In a historic move, the U.S. House voted Wednesday to impeach President Trump, accusing him of high crimes and misdemeanors as defined under the U.S. Constitution that warrant his removal from office.
The House approved two articles of impeachment against Trump, one for abuse of power, the other for obstruction of Congress. The vote for Article I: Abuse of Power was 230-197 and the vote for Article II: Obstruction of Congress was 229-198.
The votes were basically party-line with all Republicans unified in voting against impeachment and nearly all Democrats voting “yes.” Rep. Justin Amash (I-Mich.), a former Republican, joined his Democratic colleagues in voting for impeachment.
The exceptions to the party-line votes were Rep. Collin Peterson (D-Minn.), who voted “no”; and Rep. Jeff Van Drew (D-N.J.), who also voted “no” and has announced plans to leave the Democratic Party.
Rep. Jared Golden (D-Maine) voted for the article on abuse of power, but not obstruction of Congress. Rep. Tulsi Gabbard (D-Hawaii), the 2020 Democratic presidential candidate who has built a reputation for antagonizing her competitors in debates, voted “present” on both articles.
The charge of abuse of power is based on allegations Trump withheld U.S. aid to Ukraine to solicit from the nation’s president an investigation into Joseph Biden, Trump’s potential political opponent in the 2020 election, and whether Ukraine, not Russia, was responsible for the systematic interference in the 2016 election.
But for the charge of obstruction of Congress, the House impeached Trump for refusing to cooperate with the impeachment inquiry by responding to congressional subpoenas.
House Speaker Nancy Pelosi (D-Calif.) opened the debate on the House floor Wednesday before the impeachment proceedings began by saying Trump “gave us no choice” but to impeach him.
“Our founders’ vision of a republic is under threat from actions from the White House,” she said. “If we do not act now, we would be derelict in our duty. It’s tragic the president’s reckless actions make impeachment necessary.”
Speaking about the danger of foreign interference in U.S. elections, Pelosi pointed to a nearby white poster board she brought to the floor depicting an American flag and the words: “To the Republic for which it stands…”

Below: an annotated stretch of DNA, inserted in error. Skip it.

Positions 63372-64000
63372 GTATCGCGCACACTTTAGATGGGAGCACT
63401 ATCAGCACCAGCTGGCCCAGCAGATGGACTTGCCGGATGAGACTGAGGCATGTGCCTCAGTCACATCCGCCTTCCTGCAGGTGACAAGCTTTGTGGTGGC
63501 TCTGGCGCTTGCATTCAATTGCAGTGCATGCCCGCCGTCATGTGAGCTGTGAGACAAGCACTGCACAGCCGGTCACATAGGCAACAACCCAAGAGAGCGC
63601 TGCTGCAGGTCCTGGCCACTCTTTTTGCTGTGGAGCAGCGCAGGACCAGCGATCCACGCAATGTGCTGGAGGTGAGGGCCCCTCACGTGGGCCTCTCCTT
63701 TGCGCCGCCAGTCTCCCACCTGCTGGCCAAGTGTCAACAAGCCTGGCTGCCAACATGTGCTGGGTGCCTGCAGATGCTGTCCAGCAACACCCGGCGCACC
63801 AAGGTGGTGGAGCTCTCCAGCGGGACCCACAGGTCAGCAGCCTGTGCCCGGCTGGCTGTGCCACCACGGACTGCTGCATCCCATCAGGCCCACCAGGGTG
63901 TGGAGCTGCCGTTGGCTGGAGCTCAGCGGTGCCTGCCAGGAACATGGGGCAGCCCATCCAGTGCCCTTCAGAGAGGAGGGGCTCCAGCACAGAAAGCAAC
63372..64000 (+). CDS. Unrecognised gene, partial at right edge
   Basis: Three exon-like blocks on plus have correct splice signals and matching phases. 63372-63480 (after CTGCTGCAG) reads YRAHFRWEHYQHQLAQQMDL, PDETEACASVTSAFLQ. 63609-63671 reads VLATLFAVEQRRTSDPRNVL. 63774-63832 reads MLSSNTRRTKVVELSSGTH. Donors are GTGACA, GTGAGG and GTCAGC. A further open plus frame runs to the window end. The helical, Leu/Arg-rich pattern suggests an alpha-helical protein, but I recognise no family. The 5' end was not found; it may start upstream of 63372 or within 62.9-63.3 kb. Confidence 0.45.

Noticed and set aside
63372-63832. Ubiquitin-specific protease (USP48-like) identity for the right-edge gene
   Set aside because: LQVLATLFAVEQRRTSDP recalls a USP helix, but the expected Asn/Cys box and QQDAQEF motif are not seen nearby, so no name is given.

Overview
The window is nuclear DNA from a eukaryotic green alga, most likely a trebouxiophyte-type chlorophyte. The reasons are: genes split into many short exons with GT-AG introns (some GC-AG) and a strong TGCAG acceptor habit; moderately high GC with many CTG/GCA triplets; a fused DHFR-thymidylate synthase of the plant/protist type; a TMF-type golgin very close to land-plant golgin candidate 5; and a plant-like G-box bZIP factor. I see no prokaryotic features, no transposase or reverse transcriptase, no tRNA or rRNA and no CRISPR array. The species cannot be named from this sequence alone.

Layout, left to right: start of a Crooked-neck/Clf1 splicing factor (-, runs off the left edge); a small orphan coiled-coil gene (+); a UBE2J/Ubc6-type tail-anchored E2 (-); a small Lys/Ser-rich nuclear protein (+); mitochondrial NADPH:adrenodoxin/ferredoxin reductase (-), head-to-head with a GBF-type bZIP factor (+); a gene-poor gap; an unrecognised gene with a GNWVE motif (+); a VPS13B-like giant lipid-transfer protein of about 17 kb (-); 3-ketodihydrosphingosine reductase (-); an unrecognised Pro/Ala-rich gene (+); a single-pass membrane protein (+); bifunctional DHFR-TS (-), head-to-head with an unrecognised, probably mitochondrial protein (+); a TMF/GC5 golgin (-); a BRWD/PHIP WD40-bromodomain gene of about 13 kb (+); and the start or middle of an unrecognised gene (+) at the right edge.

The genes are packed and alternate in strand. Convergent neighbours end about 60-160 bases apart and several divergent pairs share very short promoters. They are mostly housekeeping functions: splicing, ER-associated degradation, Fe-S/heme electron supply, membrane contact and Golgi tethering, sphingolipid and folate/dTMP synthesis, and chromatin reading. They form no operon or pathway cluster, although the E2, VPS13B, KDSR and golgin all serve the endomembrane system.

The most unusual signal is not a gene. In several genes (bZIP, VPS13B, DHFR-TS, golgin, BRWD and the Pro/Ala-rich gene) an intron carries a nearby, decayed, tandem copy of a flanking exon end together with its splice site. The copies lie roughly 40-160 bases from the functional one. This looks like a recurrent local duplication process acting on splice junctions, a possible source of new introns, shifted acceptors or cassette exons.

Rep. David Cicilline (D-R.I.) the senior openly gay member of the House, didn’t hold back Wednesday on the House floor when he accused Trump of having “betrayed our national security and undermined the security of our elections.”
“This wasn’t an attack on Vice President Biden,” Cicilline said. “It was an attack on our democracy, and if we do not hold him accountable today, we will no longer live in a democracy. We will live in a dictatorship where any future president will be free to abuse their office in order to get re-elected.”
Also speaking out on the House floor in favor of impeachment was Rep. Mark Pocan (D-Wis.), another one of the seven openly gay members of the House.
“This is not about a single call or a single transcript,” Pocan said. “This is about a perfect storm — months of activity directly ordered by the President to his senior Cabinet and political appointees. Months of activity led by this President to pressure the Ukrainian government to conduct investigations into his political rivals.”
“There is no question about it: This was a clear and orchestrated plan laid out by this president, inviting a foreign power to interfere in our democracy,” Pocan concluded.
The night before impeachment vote was set to take place, the coalition group “Nobody Is Above The Law” held more than 600 rallies throughout the country in all 50 states in support of Trump’s impeachment.
Alphonso David, president of the Human Rights Campaign, declared in a statement the nation’s leading LGBTQ rights group supports the impeachment of Trump, saying he “has proven time and again that he believes he is above the law and not beholden to the United States Constitution.”
“Trump’s ongoing efforts to undermine the 2020 election by soliciting foreign interference is unacceptable, deeply dangerous and an affront to the fundamental democratic principle of free and fair elections,” David added. “Because of these troubling facts, the Human Rights Campaign supports the impeachment of Donald Trump. The impeachment process is a constitutionally guaranteed process for preserving accountability and the integrity of our democracy. Now, Congress must ensure a conclusion consistent with law.